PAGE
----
Disabled community seeks to fill gap
By Ann Craig-Cinnamon
Photos by John Cinnamon
The help wanted sign is as prevalent as a welcome sign at many businesses in Hamilton County these days. The unemployment rate is so low that the county is considered to be at full employment, leaving business owners scrambling to find workers.
Now, consider that the unemployment and underemployment rate for people with disabilities in Hamilton County is extremely high and it seems like you might have found a solution for businesses needing workers as well as for those with disabilities that want to work.
There are organizations dedicated to helping those with disabilities find work, such as Opportunities for Positive Growth, Inc. Within Hamilton Southeastern Schools there is an office that helps students with disabilities find jobs as they transition out of school
What was missing, however, was a unified effort to bring together these organizations that work with the disabled and the businesses who might want to employ them.
Fishers City Councilwoman Cecilia Coble came up with the idea of forming the Fishers Disability Inclusion in the Workplace Business Networking Group. She describes the goal of the group, which meets bi-monthly, as providing a comfortable setting for employers to share best practices, learn more about accommodations, ask questions, share challenges, and connect with providers that can help with job training and support.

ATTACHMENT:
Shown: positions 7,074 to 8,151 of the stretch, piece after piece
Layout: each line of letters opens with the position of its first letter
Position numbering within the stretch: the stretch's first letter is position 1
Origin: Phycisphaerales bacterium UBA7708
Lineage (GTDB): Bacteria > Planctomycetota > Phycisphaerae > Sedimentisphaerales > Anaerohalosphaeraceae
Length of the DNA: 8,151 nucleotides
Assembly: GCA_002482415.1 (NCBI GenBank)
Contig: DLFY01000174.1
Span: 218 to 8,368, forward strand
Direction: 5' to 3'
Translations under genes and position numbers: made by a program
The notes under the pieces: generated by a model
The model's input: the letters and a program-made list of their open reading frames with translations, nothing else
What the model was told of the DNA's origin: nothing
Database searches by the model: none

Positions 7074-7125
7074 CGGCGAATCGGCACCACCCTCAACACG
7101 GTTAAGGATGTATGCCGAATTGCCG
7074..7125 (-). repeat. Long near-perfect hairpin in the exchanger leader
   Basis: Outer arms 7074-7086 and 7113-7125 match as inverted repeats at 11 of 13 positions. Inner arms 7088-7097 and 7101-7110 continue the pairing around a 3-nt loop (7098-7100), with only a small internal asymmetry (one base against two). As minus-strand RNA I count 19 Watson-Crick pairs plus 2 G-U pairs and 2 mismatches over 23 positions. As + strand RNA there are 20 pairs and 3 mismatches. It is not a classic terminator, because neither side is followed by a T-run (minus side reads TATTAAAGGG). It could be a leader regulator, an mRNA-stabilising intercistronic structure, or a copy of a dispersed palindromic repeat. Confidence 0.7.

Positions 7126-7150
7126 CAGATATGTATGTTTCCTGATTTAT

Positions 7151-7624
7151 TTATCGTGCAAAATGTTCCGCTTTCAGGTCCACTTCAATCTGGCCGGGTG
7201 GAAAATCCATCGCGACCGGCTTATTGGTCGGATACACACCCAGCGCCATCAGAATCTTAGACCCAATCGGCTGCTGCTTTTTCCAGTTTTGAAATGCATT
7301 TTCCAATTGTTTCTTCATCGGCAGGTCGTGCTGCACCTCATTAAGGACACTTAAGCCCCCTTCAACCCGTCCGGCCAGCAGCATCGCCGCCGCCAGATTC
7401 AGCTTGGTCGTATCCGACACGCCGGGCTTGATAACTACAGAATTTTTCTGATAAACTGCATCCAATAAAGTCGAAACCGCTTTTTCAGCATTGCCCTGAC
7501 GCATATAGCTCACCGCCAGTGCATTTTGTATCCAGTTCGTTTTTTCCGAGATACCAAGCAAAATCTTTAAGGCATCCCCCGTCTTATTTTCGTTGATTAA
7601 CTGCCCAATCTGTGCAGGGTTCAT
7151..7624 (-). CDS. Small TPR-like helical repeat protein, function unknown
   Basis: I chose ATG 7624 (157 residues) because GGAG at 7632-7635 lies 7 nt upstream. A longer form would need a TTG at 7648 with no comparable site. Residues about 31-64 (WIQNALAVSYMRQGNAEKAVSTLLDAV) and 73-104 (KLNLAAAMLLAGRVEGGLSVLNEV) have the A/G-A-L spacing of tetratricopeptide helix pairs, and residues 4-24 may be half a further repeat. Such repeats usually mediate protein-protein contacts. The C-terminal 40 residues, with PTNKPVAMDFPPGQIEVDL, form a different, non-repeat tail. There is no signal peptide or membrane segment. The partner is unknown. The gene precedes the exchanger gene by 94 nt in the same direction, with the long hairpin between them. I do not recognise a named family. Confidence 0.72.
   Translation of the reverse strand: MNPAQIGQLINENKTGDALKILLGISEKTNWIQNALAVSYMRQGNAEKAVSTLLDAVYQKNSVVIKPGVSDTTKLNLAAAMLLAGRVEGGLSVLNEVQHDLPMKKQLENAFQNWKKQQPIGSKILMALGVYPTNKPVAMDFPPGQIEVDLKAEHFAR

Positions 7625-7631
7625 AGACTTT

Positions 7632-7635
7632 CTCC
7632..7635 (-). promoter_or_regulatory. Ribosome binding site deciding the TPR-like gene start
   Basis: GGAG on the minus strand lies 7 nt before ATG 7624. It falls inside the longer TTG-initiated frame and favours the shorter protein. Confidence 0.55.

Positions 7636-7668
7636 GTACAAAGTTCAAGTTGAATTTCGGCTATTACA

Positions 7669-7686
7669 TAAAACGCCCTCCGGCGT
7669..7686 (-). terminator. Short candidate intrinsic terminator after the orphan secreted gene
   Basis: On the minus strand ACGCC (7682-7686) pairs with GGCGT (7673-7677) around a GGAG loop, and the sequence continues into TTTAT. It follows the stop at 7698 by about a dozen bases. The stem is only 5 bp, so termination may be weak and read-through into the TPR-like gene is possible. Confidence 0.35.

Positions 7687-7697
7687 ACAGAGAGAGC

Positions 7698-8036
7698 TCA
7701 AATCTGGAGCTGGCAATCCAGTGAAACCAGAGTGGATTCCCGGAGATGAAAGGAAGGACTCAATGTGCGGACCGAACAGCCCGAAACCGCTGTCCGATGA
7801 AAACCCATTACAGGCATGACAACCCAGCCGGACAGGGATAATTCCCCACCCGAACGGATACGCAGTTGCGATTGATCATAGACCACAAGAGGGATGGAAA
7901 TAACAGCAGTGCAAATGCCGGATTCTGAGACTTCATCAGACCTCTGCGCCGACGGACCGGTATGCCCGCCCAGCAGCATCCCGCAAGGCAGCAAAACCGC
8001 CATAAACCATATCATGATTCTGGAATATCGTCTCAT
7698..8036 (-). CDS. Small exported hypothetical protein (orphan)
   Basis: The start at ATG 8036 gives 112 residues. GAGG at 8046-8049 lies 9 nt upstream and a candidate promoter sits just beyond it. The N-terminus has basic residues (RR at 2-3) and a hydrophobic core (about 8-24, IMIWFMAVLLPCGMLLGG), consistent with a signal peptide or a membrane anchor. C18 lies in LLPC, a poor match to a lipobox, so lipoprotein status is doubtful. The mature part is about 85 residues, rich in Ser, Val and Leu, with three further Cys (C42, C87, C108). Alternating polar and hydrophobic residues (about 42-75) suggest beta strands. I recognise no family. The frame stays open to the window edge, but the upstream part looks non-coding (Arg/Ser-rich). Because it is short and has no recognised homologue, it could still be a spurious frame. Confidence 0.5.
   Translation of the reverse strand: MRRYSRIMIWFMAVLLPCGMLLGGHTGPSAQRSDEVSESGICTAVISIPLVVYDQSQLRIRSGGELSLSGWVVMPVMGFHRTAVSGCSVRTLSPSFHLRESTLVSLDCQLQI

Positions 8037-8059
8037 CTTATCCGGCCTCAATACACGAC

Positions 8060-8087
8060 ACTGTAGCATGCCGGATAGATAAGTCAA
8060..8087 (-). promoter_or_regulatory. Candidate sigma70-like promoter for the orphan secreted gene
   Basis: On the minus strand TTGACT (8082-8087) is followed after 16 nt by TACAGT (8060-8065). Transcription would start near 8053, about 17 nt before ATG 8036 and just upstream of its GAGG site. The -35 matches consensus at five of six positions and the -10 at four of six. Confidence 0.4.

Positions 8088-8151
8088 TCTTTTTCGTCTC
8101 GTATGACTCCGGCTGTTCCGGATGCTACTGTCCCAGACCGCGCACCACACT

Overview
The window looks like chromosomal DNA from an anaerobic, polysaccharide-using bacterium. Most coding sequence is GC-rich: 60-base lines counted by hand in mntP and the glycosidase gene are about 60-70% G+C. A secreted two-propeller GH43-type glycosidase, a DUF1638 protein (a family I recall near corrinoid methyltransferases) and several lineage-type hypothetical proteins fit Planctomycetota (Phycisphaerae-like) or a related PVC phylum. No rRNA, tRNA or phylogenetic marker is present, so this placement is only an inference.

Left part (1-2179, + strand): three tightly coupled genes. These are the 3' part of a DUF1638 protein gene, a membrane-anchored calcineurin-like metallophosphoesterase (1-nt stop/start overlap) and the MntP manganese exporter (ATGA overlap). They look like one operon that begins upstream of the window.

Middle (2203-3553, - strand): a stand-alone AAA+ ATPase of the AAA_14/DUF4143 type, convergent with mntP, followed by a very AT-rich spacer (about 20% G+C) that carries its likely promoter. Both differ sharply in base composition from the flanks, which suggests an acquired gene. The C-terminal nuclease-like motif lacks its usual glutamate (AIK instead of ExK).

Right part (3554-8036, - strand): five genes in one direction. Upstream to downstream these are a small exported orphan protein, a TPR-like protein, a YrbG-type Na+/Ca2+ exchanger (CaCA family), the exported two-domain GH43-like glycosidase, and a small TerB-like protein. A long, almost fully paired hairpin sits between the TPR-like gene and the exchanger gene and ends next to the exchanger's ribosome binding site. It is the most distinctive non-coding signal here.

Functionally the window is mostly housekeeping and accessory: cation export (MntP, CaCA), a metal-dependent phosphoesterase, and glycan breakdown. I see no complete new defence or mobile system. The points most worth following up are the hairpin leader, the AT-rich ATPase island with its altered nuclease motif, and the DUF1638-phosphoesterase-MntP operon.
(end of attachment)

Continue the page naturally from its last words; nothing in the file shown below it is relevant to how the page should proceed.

“Employers can share if they have employment needs that could be filled by capable individuals with intellectual and physical disabilities. Providers can identify individuals whom could fill those positions,” says Coble, who has a daughter with autism and cognitive delays. "When Crysta ages out of high school, I would like to see her have options for employment in Fishers.” Coble says students age out of high school at the age of 22. "Parents want their kids with disabilities doing something meaningful like being employed doing jobs they are capable of performing. Seventy percent of individuals with disabilities are unemployed. This is an important issue and I want to change this statistic in Fishers."
This idea is catching on around Hamilton County. Coble has been assisting Carmel Councilwoman Laura Campbell in starting a similar networking group in Carmel called the Carmel Advisory Committee on Disability.
Chrissy Pogue, a Transition Specialist with Hamilton Southeastern Schools, co-chairs the Fishers networking group with Michelle Steltz, the Executive Director of Finance and Operations for Opportunities For Positive Growth, Inc. Pogue works with students with cognitive and physical disabilities, those with mild to moderate cognitive disability, and students on the autism spectrum, to find jobs.
She says the networking group allows employers to ask questions they might normally be afraid to ask, such as abilities and skill sets and transforming work space to accommodate them. She thinks it shows inclusivity within the city. “The fact that they have a committee that focuses just on employment I think shows how important a concept this is for the city to be aware of,” she says adding that it is helping to make connections that weren’t being made.